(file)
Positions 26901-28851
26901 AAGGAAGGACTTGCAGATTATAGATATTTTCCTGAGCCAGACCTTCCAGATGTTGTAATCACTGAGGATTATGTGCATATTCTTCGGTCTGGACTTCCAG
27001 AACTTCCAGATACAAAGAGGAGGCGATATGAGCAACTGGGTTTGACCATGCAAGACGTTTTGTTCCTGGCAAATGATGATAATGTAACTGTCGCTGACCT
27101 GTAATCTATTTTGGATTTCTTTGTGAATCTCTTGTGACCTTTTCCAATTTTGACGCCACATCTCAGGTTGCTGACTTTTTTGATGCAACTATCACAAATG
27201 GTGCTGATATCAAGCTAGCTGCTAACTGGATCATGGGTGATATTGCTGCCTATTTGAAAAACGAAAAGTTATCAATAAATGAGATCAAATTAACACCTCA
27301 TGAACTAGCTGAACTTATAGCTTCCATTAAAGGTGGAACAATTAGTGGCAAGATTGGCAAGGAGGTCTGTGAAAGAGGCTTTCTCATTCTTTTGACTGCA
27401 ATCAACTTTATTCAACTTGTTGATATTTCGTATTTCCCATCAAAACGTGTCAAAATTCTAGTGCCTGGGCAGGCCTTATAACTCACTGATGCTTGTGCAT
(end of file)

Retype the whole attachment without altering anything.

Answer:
Positions 26901-28851
26901 AAGGAAGGACTTGCAGATTATAGATATTTTCCTGAGCCAGACCTTCCAGATGTTGTAATCACTGAGGATTATGTGCATATTCTTCGGTCTGGACTTCCAG
27001 AACTTCCAGATACAAAGAGGAGGCGATATGAGCAACTGGGTTTGACCATGCAAGACGTTTTGTTCCTGGCAAATGATGATAATGTAACTGTCGCTGACCT
27101 GTAATCTATTTTGGATTTCTTTGTGAATCTCTTGTGACCTTTTCCAATTTTGACGCCACATCTCAGGTTGCTGACTTTTTTGATGCAACTATCACAAATG
27201 GTGCTGATATCAAGCTAGCTGCTAACTGGATCATGGGTGATATTGCTGCCTATTTGAAAAACGAAAAGTTATCAATAAATGAGATCAAATTAACACCTCA
27301 TGAACTAGCTGAACTTATAGCTTCCATTAAAGGTGGAACAATTAGTGGCAAGATTGGCAAGGAGGTCTGTGAAAGAGGCTTTCTCATTCTTTTGACTGCA
27401 ATCAACTTTATTCAACTTGTTGATATTTCGTATTTCCCATCAAAACGTGTCAAAATTCTAGTGCCTGGGCAGGCCTTATAACTCACTGATGCTTGTGCAT